Spatiotemporal evolution of polaronic states in finite quantum systems
We study the quantum dynamics of small polaron formation and polaron transport through finite quantum structures in the framework of the one-dimensional Holstein model with site-dependent potentials and interactions. Combining Lanczos diagonalization with Chebyshev moment expansion of the time evolution operator, we determine how different initial states, representing stationary ground states or injected wave packets, after an electron-phonon interaction quench, develop in real space and time. Thereby, the full quantum nature and dynamics of electrons and phonons is preserved. We find that the decay out of the initial state sensitively depends on the energy and momentum of the incoming particle, the electron-phonon coupling strength, and the phonon frequency, whereupon bound polaron-phonon excited states may emerge in the strong-coupling regime. The tunneling of a Holstein polaron through a quantum wall or dot is generally accompanied by strong phonon number fluctuations due to phonon emission and reabsorption processes.
Electrons injected into low-dimensional quantum structures with strong electron-phonon (EP) interaction can cause local lattice deformations and thereby relax to “self-trapped” polaron states. Polaron self-trapping does not imply a breaking of translational invariance. When the polaron forms, the electron is being dressed by a phonon cloud, and the collective state translates through the lattice. This indicates that vibrational modes for polaron transport through nanoscale quantum devices are of vital importance. The microscopic structure of polarons and the contexts in which they appear are rather diverse. Phonon and polaron effects have been investigated for , e.g., molecular transistors, Mitra et al. (2004) quantum dots, Inoshita and Sakaki (1992) tunneling diodes and Aharonov-Bohm rings, Bonča and Trugman (1995) metal/organic/metal structures, Yu et al. (1999) and Carbon nanotubes, LeRoy et al. (2004); Shen et al. (2007) although primarily with respect to steady state properties. Recently, time-resolved spectroscopy has made it possible to address also the dynamical aspects of self-trapping, e.g., by directly time resolving the vibrational motions associated with the localized carrier. Taking advantage of the ultra-short pulse-widths of recent lasers, the femto-second dynamics of polaron formation and exciton-phonon dressing has been observed in pump-probe experiments. Tomimoto et al. (1998)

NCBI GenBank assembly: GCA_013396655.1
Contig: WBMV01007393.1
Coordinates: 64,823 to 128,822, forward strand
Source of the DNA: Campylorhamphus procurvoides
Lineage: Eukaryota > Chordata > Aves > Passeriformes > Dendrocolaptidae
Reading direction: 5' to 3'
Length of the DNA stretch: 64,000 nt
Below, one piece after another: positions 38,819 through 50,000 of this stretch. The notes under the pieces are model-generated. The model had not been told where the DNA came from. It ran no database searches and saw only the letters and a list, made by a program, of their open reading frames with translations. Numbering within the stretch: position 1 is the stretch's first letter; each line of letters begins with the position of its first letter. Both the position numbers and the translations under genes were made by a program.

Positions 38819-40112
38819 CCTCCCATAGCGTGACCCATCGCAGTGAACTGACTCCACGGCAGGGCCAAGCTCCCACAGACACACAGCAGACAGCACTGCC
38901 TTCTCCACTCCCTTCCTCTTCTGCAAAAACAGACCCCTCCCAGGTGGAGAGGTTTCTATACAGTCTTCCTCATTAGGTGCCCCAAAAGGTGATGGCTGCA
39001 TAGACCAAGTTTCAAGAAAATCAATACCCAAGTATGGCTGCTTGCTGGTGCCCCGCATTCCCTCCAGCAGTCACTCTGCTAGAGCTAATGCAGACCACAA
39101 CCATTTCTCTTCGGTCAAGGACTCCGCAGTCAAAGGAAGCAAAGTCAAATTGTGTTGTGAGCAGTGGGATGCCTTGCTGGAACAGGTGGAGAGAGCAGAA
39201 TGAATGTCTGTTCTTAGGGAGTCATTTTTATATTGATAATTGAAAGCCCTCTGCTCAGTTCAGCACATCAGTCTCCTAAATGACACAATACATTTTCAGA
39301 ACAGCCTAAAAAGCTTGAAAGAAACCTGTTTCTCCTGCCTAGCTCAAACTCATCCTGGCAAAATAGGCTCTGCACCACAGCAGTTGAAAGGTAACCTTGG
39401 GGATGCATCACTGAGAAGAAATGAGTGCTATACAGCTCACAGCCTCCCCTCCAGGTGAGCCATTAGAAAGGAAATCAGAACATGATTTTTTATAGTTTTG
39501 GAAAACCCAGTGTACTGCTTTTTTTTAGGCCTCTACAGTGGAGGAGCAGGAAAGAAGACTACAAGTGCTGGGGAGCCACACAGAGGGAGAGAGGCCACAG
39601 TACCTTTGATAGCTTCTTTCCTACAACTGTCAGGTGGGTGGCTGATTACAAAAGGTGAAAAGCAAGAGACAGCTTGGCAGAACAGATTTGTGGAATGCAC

From a theoretical point of view, describing the time dependence of small polaron formation requires a physics that is related to particle and phonon dynamics on the scale of the unit cell. Ranninger (2006) The simplest model that captures such a situation is the lattice-polaron Holstein model. Holstein (1959) This model assumes that the orbital states are identical on each site and the particle can move from site to site exactly as in a tight-binding model. The phonons are coupled to the particle at whichever site it is on. The dynamics of the phonons is treated purely locally with Einstein oscillators representing the intra-site (molecular) vibrations. After six decades of intense research the equilibrium properties of the Holstein model are well-understood, at least in the single-particle sector (for recent reviews, see Refs. Fehske and Trugman, 2007; Alexandrov and Devreese, 2010). In contrast, there is a rather incomplete understanding of time-dependent and out-of-equilibrium phenomena. Some issues seem to be settled, e.g., the charge-transfer and correlated charge-deformation dynamics (but only for a two-site Holstein model), de Mello and Ranninger (1997) the increase of the polaron formation time in two and three dimensions due to an adiabatic potential barrier between extended electron and self-trapped polaron states, Mott and Stoneham (1977); Kabanov and Mashtakov (1993) or the conditional hopping rate of an injected electron and the vibrational relaxation time. Emin and Kriman (1986) Quite recently the problem of determining the polaron formation time has been tackled. Ku and Trugman (2007) Many questions remain at least partly unsolved however. For instance, in what way is quantum-dot polaron formation different in the adiabatic and anti-adiabatic regimes? And how does a bare particle evolves into a polaron after an “interaction quench”? Or, how does a polaronic quasiparticle tunnel through a potential barrier?